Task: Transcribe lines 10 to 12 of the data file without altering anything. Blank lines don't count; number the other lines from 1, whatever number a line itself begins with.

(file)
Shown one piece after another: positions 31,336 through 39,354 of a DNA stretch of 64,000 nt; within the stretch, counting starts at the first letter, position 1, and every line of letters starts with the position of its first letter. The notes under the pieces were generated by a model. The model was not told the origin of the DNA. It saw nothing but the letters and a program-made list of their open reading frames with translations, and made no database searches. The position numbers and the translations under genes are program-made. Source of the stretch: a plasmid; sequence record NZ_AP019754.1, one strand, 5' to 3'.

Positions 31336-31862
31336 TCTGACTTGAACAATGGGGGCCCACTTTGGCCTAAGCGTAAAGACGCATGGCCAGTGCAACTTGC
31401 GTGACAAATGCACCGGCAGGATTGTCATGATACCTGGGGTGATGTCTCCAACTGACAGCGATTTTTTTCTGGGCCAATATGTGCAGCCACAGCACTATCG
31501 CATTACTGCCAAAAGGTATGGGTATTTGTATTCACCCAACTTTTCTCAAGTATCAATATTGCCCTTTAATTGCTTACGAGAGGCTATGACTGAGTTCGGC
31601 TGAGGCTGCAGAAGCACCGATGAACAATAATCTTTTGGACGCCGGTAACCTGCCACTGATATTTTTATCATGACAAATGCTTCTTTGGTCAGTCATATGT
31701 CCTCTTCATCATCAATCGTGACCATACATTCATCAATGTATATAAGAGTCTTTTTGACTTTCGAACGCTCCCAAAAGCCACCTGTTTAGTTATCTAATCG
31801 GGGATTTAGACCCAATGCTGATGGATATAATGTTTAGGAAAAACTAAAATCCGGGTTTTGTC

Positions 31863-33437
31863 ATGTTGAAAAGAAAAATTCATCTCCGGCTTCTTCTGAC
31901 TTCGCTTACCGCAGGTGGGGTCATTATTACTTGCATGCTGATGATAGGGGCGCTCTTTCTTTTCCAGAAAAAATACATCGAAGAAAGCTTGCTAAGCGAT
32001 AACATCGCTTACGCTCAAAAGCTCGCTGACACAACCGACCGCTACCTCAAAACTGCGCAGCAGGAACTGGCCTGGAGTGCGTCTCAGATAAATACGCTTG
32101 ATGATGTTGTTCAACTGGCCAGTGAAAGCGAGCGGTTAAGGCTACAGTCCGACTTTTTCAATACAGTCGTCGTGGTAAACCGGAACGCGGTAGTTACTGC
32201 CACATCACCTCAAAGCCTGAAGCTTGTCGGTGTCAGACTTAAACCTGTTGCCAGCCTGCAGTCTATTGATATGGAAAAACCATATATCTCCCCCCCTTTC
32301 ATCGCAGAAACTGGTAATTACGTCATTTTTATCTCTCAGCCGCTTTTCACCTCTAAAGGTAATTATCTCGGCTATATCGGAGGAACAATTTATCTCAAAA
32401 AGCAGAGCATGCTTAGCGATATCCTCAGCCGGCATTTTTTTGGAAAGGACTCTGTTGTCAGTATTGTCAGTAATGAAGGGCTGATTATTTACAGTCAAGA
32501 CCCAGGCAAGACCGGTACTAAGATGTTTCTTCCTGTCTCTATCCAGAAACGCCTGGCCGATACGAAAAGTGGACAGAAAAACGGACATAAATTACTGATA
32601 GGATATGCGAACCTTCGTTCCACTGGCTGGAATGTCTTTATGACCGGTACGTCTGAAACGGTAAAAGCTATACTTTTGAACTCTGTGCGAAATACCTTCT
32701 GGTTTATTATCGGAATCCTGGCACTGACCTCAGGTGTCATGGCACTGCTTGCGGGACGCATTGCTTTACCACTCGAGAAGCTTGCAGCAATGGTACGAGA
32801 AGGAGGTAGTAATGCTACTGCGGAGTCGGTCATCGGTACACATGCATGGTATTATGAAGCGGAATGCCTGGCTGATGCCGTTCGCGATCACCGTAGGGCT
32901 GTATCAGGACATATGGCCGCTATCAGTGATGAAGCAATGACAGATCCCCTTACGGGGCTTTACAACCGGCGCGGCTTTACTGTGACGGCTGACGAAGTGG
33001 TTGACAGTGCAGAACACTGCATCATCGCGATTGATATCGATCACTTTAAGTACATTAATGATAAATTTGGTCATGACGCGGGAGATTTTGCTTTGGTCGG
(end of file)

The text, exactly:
31863 ATGTTGAAAAGAAAAATTCATCTCCGGCTTCTTCTGAC
31901 TTCGCTTACCGCAGGTGGGGTCATTATTACTTGCATGCTGATGATAGGGGCGCTCTTTCTTTTCCAGAAAAAATACATCGAAGAAAGCTTGCTAAGCGAT
32001 AACATCGCTTACGCTCAAAAGCTCGCTGACACAACCGACCGCTACCTCAAAACTGCGCAGCAGGAACTGGCCTGGAGTGCGTCTCAGATAAATACGCTTG